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doi:10.1094/CFW-62-6-0272 | VIEW ARTICLE


3D-Printed Cereal Foods

M.Noort,1,2K.van Bommel,3 and S.Renzetti1

TNO Functional Ingredients, Zeist, The Netherlands.Corresponding author. E-mail: martijn.noort@tno.nl (e-mail address as of January 1, 2018, martijn.noort@wur.nl).TNO Equipment for Additive Manufacturing, Eindhoven, The Netherlands. Cereal Foods World 62(6):272-277.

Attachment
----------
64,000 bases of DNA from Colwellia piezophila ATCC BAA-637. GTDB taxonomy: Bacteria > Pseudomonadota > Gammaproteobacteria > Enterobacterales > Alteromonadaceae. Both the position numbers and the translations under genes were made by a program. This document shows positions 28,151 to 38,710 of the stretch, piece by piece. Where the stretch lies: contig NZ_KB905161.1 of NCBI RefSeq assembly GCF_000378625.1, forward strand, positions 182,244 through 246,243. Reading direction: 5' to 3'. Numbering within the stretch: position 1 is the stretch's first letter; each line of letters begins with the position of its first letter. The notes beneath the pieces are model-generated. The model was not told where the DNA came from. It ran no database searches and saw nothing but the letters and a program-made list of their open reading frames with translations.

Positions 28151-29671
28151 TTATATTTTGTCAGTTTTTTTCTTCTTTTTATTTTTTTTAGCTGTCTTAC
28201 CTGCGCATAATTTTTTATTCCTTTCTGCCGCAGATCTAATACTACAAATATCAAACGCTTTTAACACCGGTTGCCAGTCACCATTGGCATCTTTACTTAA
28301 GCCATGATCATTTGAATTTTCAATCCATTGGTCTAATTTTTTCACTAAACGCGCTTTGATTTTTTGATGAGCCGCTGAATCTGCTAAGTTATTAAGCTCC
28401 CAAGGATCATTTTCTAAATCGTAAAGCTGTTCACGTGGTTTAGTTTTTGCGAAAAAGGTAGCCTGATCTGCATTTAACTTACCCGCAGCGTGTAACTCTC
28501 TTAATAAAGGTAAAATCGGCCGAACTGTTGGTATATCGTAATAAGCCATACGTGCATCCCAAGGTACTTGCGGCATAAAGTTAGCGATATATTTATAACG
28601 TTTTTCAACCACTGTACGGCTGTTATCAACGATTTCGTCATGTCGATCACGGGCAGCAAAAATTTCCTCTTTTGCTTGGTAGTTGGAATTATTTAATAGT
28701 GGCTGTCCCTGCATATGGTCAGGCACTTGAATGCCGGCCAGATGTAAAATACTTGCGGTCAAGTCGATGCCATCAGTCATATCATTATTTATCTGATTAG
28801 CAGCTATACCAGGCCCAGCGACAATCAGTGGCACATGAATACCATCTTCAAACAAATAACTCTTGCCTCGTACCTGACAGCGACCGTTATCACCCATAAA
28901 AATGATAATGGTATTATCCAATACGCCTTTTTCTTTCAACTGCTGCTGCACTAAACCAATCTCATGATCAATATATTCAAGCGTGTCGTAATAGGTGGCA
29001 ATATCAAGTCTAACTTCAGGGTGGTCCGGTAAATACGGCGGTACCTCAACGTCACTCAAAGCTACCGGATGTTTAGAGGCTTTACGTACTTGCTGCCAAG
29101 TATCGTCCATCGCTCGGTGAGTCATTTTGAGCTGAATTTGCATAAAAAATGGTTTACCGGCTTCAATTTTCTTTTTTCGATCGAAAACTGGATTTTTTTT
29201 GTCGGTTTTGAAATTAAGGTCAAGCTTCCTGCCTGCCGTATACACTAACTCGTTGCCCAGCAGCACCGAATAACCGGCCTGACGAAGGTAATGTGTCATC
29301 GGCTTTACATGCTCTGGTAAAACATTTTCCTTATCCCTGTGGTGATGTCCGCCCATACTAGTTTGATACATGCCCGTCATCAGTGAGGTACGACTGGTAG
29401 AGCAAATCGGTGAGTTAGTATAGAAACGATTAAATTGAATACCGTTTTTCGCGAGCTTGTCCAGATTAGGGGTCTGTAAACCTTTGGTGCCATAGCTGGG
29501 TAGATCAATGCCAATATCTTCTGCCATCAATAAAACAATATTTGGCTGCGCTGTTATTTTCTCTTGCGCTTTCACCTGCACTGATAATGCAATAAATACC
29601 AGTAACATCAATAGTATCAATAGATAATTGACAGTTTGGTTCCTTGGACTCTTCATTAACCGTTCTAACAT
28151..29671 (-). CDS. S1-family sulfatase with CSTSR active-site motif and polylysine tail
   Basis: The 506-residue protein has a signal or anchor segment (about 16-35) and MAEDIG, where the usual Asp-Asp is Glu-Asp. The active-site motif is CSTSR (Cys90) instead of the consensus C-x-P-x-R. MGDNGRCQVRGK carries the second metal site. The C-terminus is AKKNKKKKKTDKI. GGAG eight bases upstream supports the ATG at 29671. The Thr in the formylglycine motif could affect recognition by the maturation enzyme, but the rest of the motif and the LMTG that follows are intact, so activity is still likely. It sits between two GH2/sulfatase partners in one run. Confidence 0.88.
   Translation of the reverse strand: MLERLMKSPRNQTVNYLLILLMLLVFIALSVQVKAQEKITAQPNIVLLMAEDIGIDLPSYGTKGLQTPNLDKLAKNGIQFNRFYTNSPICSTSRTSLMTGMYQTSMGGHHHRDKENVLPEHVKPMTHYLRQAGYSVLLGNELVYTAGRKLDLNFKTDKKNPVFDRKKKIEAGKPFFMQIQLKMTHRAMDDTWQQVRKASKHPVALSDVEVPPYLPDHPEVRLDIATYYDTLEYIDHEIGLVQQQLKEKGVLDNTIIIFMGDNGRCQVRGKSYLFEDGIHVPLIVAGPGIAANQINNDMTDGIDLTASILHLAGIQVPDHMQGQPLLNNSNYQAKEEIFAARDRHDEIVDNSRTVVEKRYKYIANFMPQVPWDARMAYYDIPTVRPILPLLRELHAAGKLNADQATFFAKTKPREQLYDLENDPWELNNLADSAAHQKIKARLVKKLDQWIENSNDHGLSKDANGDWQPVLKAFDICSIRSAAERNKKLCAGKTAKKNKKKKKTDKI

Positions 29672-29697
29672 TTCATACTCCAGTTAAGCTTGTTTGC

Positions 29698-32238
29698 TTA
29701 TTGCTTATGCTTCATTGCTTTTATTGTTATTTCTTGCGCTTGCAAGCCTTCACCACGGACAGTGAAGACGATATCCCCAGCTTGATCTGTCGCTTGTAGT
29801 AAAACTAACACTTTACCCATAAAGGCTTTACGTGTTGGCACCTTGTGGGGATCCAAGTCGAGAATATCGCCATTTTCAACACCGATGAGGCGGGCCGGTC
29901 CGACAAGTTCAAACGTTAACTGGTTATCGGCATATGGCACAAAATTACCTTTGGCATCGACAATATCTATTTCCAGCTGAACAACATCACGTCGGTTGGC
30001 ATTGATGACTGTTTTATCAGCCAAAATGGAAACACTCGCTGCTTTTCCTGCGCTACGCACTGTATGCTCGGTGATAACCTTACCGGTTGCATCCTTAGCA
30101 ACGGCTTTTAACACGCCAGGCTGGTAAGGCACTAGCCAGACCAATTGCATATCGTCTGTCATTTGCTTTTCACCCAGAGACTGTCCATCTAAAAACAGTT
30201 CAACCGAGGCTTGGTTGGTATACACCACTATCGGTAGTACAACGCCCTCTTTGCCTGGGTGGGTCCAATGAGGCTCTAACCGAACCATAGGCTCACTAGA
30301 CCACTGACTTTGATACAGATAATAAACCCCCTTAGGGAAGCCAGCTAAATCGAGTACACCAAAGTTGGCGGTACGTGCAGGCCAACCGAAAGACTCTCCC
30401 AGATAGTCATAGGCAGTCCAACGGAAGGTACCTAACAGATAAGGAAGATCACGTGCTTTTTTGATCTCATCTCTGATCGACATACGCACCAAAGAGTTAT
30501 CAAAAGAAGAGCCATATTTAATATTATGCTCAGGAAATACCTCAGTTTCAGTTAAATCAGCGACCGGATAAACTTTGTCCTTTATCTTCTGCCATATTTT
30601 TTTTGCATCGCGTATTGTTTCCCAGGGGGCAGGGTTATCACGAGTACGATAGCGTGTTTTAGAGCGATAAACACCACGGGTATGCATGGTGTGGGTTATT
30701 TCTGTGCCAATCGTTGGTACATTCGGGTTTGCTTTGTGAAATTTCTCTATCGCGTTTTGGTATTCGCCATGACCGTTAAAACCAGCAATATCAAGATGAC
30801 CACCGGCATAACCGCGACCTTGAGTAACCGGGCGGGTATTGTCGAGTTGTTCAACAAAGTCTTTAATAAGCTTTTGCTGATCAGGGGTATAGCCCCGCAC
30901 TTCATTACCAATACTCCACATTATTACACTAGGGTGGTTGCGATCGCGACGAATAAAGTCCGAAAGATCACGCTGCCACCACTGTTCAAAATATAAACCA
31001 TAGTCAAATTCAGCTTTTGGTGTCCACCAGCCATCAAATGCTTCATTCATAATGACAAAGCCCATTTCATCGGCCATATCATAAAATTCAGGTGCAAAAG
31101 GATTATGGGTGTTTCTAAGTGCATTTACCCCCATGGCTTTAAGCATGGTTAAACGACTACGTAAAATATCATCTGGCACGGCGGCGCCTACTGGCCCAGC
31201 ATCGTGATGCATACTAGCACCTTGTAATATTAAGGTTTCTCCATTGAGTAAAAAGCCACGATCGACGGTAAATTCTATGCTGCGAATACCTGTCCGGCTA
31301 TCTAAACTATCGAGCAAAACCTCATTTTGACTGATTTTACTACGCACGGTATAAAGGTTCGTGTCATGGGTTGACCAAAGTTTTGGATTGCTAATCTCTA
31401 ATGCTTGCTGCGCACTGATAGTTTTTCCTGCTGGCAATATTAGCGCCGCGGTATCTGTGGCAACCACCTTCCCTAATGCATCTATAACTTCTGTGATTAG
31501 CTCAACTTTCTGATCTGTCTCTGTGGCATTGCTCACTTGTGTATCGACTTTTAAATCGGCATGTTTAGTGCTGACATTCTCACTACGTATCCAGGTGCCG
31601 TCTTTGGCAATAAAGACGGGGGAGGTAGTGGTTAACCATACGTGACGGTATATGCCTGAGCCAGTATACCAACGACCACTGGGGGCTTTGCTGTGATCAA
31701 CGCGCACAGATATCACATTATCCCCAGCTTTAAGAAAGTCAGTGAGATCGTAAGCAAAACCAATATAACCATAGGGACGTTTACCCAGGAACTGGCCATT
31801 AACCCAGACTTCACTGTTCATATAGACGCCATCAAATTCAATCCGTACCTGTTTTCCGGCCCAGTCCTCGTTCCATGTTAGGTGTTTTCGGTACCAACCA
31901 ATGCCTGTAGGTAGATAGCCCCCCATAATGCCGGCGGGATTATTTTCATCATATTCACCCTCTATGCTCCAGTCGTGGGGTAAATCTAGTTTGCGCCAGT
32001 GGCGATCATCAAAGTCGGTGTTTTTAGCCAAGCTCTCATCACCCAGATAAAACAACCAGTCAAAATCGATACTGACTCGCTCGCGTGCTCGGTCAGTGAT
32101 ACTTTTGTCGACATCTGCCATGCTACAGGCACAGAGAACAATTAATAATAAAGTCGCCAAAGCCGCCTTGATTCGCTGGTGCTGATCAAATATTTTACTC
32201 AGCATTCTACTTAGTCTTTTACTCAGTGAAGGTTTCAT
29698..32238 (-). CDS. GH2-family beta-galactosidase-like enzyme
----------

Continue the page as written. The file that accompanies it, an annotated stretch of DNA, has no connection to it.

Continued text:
Additive manufacturing, also known as 3D printing, is an up-and-coming production technology based on layer-by-layer deposition of material to reproduce a computer-generated 3D design. Additive manufacturing is a collective term used for a variety of technologies, such as fused deposition modeling (FDM), inkjet printing (IJP), powder bed printing (PBP), and selective laser sintering (SLS). Owing to the unique opportunities it provides for flexible manufacturing of items based on digital designs, 3D printing has found many applications in a variety of industries, including automotive, aerospace, medical, pharma, and dental and, more recently, food production. 3D printing technology enables the creation of interesting new shapes and offers new opportunities to create food products with greater freedom in composition, structure, texture, and taste. Mechanical properties such as fracture behavior can be designed by controlling food structure at various length scales independently. Innovative food textures, e.g., dynamic breakdown of composite materials or anisotropic textures, can be created. Taste perception and sensory sensations can be modulated using precise local deposition of material to control the spatial arrangements of foods. Moreover, 3D printing can be considered a disruptive technology that offers new business opportunities for the food industry and new value chains, consumer experiences, and possibilities for consumer interactions.

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